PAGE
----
Streaming on the UK chart

It’s now just over eight years since downloads were first included on the UK singles chart. Despite the early resistance from physical retailers, it’s difficult to know what would have happened without their inclusion – there’s still a physical singles chart, so you can see what might be at the top, but it would be almost entirely irrelevant. The truth is that downloads have revolutionised the singles chart and ensured its survival into the digital age.

Next week sees another revolutionary change to the UK charts – for the first time, streamed music will be included on the singles chart. There’s been an experimental “streaming chart” for a couple of years now, and with numbers of downloads starting to top out already, it’s easy to see how much more relevant streamed music might be in a year or two.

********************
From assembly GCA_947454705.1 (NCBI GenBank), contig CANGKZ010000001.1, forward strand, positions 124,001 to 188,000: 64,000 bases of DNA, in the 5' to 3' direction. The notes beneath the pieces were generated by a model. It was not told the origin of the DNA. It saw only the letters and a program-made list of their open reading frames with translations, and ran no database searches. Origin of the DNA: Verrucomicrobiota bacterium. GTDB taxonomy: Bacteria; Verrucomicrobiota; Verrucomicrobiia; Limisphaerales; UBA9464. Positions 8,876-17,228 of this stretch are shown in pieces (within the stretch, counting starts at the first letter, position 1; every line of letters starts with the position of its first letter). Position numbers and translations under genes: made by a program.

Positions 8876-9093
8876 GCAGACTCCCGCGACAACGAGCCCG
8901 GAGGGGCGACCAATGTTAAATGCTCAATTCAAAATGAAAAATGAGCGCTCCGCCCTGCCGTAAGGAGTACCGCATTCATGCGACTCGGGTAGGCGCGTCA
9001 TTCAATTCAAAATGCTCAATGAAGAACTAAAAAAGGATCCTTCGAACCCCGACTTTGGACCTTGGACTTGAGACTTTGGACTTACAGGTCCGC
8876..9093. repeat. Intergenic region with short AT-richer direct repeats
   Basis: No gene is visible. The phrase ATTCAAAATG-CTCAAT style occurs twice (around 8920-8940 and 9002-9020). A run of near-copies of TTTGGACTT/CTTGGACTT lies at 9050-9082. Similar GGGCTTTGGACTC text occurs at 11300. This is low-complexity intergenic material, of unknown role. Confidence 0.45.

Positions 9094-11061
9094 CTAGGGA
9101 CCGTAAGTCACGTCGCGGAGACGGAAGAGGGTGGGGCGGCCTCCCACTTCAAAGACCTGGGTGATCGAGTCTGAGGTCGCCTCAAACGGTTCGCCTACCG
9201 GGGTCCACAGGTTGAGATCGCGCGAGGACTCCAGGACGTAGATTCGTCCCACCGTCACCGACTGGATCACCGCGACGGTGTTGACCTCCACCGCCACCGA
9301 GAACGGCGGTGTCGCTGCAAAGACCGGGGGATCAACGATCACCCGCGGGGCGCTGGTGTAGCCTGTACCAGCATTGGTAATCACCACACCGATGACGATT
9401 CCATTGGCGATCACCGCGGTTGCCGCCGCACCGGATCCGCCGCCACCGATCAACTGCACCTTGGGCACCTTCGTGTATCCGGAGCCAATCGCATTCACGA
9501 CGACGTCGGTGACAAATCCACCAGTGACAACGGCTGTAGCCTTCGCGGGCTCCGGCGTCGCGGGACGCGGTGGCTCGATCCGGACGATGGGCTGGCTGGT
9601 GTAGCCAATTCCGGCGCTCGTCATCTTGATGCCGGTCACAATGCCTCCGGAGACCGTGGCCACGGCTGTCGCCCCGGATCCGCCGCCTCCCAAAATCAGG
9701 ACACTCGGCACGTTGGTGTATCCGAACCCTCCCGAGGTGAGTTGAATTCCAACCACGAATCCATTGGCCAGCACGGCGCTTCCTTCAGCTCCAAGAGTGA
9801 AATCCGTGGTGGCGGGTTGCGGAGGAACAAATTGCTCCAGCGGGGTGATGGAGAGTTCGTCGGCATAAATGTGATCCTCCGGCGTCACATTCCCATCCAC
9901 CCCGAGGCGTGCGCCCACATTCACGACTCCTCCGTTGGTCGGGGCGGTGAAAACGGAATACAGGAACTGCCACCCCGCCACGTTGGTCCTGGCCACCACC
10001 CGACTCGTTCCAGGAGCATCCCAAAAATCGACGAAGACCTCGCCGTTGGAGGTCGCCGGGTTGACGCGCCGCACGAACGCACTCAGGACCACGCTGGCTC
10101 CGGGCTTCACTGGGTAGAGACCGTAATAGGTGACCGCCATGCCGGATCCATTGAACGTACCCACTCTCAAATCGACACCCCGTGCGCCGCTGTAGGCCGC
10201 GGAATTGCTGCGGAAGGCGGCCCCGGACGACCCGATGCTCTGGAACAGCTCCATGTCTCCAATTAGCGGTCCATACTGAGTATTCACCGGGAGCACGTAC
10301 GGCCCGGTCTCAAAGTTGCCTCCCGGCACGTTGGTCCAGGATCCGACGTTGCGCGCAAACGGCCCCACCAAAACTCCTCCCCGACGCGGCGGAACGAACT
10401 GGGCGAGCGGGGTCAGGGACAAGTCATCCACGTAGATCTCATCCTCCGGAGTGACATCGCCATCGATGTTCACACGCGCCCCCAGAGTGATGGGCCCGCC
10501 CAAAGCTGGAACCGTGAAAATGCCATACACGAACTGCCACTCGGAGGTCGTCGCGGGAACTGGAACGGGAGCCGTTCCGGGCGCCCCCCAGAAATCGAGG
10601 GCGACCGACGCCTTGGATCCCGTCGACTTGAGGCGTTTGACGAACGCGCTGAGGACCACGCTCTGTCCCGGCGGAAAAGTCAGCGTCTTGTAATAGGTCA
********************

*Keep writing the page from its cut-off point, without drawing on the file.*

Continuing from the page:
But this is actually quite a revolutionary change – for the first time, the charts are attempting to display what people are actually listening to, rather than just what they’re buying, and so it will almost certainly lead to a few extravagant jumps around the chart. But also it no longer costs the listener anything to help their favourite song chart – if you want to get Killing in the Name to number 1, all you need to do is get some friends to stream it continually, and you should be well on your way.

My personal opinion at this stage is that we should really be including airplay too at this stage, so that the chart is a real representation of what people are listening to, but I’m not sure many would agree with me. Either way, these are definitely interesting times.

1 thought on “Streaming on the UK chart

  1. Pingback: The Day the Music Died | Music for stowaways

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